When your relationship with a child becomes a nightmare
Apr 05, 2019
“I cannot believe I’m saying it, but my child drives me mad. He is 10, just a normal boy, but sometimes he does things that make me think he has a grasshopper mind. Our whole house is covered with instructions and regulations, I removed his privileges and even tried bribing him. It used to work for a little while, but then he became obnoxious once again…” 
This example, which is definitely familiar to some, is taken from a book by Michele Borba, a psychologist and a teacher. She explains the features of the conflicts between parents and children this way: behavior problems are not just the child’s problems they are family problems. In order to properly help them and yourself, you should detach yourself from the situation and ask yourself: “What can affect my child’s behavior?“
Of course, age-related issues and childhood crises inevitably cause conflicts between parents and children. A lot of things can affect this, from tantrums and stubbornness at a young age to aggression and an absolute lack of understanding in adolescence. However, blaming the problems on the child means ignoring your role in raising and bringing up your child. The conflict between parents and their children is a problematic mode of behavior fostered by both sides. The question is, how do we solve this problem without any casualties?
Causes of conflicts between parents and children
Many parents are convinced that a proper upbringing prevents any form of conflict. However, even though they try their best, they still encounter instances of problematic behavior.
Psychologists and educators have a saying: the children who need support more than others cannot get it, because they always cause trouble. 
Parents might not even notice how vehemently they react to problems their child might have in interacting with their peers, to difficulties in school and to breaking formal rules. Meanwhile, this leads to mutual resentment and loss of trust. A child doesn’t care that a parent expresses their love and concern that way. As a result, the poor parent feels hurt and powerless and lashes out. He/she either tries to push even further or leaves things to chance. This makes the whole situation worse. Let’s try to figure out what actually interferes with fixing family relationships.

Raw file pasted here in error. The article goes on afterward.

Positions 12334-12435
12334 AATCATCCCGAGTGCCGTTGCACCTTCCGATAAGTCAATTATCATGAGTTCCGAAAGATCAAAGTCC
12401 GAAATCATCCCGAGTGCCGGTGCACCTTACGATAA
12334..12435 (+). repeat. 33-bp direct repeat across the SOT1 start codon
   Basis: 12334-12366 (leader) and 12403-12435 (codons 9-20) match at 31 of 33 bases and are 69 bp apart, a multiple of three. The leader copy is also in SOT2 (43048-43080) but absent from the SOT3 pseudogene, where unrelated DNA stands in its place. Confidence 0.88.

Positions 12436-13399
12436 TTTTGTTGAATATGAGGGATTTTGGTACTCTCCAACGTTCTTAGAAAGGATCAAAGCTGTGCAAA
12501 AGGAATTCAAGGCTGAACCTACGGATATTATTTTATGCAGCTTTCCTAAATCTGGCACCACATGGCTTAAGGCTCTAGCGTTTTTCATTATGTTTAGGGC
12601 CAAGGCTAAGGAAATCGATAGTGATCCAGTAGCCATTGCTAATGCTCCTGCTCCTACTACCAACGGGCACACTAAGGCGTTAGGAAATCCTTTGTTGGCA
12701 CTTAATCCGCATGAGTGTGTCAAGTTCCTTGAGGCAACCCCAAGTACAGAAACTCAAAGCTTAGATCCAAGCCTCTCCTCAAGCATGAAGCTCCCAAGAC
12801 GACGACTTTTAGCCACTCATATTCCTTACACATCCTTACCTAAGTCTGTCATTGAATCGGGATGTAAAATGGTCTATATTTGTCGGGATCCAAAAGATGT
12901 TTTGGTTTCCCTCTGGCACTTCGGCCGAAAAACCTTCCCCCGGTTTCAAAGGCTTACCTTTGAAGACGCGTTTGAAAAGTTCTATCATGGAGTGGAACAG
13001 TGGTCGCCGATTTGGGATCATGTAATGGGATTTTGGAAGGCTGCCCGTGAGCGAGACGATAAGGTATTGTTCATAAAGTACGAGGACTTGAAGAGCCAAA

The following behavior peculiarities are the causes of conflicts between parents and their children:  
- ignorance or neglect towards age peculiarities, special needs and requirements for the child’s development;
- intolerance towards personality features;
- inability to express one’s feelings;
- belittling the child’s strong points, showing lack of faith in their success;
- mutually exclusive demands from different members of the family;
- constant directives and orders instead of explanations and kind requests;
- constant blaming for incorrect behavior and attention to mistakes;
- prohibition of mistakes, creating and maintaining the image of impeccability for mother and father;
- comparing children with their peers (in terms of success) or with parents in their youth;
- spending little or no time together;